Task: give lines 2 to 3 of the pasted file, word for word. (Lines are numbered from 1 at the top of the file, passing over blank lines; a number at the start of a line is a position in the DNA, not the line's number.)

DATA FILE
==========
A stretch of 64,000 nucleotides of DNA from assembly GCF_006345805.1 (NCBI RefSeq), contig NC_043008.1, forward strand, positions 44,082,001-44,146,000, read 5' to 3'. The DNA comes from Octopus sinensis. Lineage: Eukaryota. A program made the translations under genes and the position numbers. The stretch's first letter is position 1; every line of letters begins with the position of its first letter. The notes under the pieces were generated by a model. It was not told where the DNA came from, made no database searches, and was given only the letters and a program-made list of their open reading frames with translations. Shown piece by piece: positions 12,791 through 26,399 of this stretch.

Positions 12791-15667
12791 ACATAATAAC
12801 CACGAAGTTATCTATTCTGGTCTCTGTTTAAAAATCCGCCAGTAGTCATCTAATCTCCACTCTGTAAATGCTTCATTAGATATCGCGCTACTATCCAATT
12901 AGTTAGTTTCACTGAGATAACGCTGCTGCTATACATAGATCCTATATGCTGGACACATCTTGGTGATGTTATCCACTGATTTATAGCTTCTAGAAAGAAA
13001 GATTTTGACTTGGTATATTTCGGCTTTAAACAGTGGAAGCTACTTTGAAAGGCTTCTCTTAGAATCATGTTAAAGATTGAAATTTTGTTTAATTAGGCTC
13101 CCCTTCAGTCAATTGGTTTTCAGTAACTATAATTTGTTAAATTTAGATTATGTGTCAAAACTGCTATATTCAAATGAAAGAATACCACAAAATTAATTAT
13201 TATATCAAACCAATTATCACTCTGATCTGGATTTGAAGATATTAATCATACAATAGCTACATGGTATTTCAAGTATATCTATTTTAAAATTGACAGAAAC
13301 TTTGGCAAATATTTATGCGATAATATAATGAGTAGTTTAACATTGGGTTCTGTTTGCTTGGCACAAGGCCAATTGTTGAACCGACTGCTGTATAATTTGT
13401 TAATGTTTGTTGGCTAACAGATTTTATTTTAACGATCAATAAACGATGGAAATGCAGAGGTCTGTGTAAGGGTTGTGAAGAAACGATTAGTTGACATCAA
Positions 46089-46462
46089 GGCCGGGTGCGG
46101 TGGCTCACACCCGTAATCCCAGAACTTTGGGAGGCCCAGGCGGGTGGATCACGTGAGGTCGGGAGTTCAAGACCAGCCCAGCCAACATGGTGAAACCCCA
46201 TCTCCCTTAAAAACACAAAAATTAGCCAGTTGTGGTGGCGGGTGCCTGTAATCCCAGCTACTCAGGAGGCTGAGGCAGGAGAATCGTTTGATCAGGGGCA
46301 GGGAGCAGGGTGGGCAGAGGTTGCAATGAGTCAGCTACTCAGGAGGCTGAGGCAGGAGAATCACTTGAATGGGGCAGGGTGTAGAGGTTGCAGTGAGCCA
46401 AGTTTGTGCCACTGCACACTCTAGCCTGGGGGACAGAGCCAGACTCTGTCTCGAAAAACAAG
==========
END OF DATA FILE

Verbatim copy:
Positions 12791-15667
12791 ACATAATAAC